The US and Ethiopia, alarmed by the growing strength of the "insurgents" backing the Union of Islamic Courts (UIC), have stepped up their military operations in recent months to maintain the faltering interim government (IG) in office. Not only have they increased the number of indiscriminate air-raids and missiles, but they have also extended the targets to include crowded mosques. But they have succeeded only in provoking more Somalis to harden their hostility to the IG and its backers, and for the first time have even driven an international human-rights group (Amnesty International) to accuse Ethiopia of war crimes. Amnesty's anger and the Somali people's wrath were aroused by the Ethiopian troops' raid on a mosque in Muqdisho (Mogadishu) on April 19 that left 21 people dead, including the mosque's imam and some ulama'.
Describing the slaughter as "extrajudicial killings", Amnesty said that the attack on the mosque was launched when the Ethiopian troops were engaged in heavy fighting against "Islamic insurgents". It accused Ethiopian troops of slitting the throats of seven Somali men during the raid on the al-Hidya mosque, of arresting 41 children there, and of detaining them at an Ethiopian military base in the city. Eleven of the 21 who died in the attack, including the ulama', were killed in the mosque, Amnesty added.
Amnesty insisted that its report was accurate, because it was based on many interviews with eyewitnesses, including relatives of the dead, local journalists, and individuals who had actually seen the bodies. However, the Ethiopian government issued a statement on April 24, totally denying Amnesty's report and claiming that in fact no such raid had taken place. "This is a completely fabricated story, designed to blackmail the Ethiopian army, one of the most disciplined forces anywhere in the world, and will damage the reputation of Amnesty," the statement read. It also claimed that the report was based on "a story circulated by Shabab", the group of ‘Islamist' young fighters that constituted the UIC's initial fighting force.
The Ethiopian government's response to Amnesty's report is understandable, though its explanation of what actually happened is absurd. Since human-rights groups and aid-agencies normally ignore the "extra-judicial killings" and war crimes committed by American and Ethiopian troops, and the UN envoy to Somalia openly defends their presence there as ‘peacekeepers', Amnesty's report will give greater publicity to the issue and put it in a totally different light. It is true that Somalis and Ethiopians have always confronted each other as enemies divided by Islam and Christianity, but the assault on the al-Hidya mosque will be seen by Somalis – and other Muslims – as a declaration of religious war and a deliberate humiliation of Muslims.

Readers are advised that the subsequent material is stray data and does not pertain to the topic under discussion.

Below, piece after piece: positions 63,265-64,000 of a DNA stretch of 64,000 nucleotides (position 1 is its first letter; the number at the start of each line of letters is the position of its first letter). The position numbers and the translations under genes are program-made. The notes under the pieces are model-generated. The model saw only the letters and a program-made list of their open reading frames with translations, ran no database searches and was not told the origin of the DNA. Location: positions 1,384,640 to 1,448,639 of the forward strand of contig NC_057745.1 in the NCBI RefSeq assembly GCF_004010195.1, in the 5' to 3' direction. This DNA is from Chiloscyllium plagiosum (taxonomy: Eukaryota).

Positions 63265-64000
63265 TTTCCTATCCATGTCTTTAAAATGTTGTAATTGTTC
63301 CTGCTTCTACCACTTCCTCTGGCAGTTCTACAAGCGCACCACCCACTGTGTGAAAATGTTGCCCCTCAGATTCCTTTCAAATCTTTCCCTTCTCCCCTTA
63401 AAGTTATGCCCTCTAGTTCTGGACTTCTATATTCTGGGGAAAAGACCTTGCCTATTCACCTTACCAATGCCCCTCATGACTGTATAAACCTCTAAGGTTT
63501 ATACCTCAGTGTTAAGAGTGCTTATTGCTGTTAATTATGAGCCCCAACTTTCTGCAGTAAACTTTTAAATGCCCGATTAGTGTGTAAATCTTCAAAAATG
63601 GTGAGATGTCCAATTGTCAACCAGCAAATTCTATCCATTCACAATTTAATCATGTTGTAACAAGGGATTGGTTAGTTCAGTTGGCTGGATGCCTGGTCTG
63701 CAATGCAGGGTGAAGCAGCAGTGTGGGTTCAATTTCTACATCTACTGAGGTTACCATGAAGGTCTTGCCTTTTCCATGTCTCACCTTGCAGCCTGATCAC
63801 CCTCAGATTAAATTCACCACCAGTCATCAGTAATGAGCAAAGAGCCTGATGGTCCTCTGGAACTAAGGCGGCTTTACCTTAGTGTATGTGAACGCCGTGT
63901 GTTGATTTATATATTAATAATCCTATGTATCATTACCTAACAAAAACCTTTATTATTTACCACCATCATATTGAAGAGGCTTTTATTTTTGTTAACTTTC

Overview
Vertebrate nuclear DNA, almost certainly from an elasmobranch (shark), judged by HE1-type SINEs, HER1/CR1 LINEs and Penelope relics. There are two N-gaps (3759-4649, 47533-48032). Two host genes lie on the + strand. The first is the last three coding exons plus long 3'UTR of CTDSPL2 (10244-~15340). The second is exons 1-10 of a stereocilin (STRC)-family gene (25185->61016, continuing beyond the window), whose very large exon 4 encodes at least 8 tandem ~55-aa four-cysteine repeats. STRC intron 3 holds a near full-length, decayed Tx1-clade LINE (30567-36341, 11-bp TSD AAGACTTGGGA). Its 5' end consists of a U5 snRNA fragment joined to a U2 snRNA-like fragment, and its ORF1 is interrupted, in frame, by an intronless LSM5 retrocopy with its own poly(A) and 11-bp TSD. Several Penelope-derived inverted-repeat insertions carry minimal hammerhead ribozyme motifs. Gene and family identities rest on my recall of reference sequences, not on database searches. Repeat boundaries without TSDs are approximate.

Not surprisingly, the war is taking a new turn, and is no longer be seen by many Somalis as a confrontation between secular and radical Muslims, somewhat complicated by clan-rivalries and the backing of foreign powers (the US and Ethiopia) for the secular side. Both have tried to give the impression that they are in Somalia to fight "terrorists tied to al-Qaeda, not Islamists". Only two days after the attack on the al-Hidya mosque on April 19, Ethiopia broke off diplomatic relations with Qatar, accusing it of supporting terrorists in Somalia andEthiopia. The reference is to the UIC and Shabab al-Muslimeen in Somalia, and to the political activists in the Ogaden, who are fighting for independence from Ethiopian rule. Ethiopiaaccuses Qatar of spreading instability in the Horn of Africa by its alleged support for terrorists.
But Ethiopia's explanation of its attacks on the mosque and its attempt to put the blame on others, such as Qatar, have not impressed Somalia's people, and the insurgency against its army and the IG have reached new heights since April 19. The fresh fighting, for instance, has led to the deaths of 81 people in Mogadishu, according to a report on April 20; 119 people were taken to hospital for treatment. More towns were taken by the UIC, including Guda, on the southern coast, and Dinsor, in the southern-central area. On April 26 the insurgents raided the town of Johar to release prisoners. Seven people, including children, died during the raid. According to analysts al-Shabab is behind the attacks, which the government and its Ethiopian backers appear to be incapable of halting. In fact they are so incapable that 40 aid-agencies are warning that catastrophe will soon engulf Somalia. Their warning, however, appears to put the blame on the "Islamist rebels" and absolve the IG and Ethiopian army.
A report in the Economist on April 19 on the insurgency was, however, more impartial. Emphasising the IG's failure, the report said: "As an Islamist insurgency continues, the government spends much of the scarce money it has on the personal protection of president Abdullahi Yusuf, the prime minister Nur Adde Hussein, and the defence and intelligence chiefs. The parliament in the town of Baidoa, in the dusty interior, is empty; its members have drifted away."
However, the failure of the IG and its foreign backers is no consolation to the Somali people, who are paying the price for the "insurgency". Only if the Ethiopians and the Americans leave the country will there be a solution (though it may take time) for the continued confrontation and violence.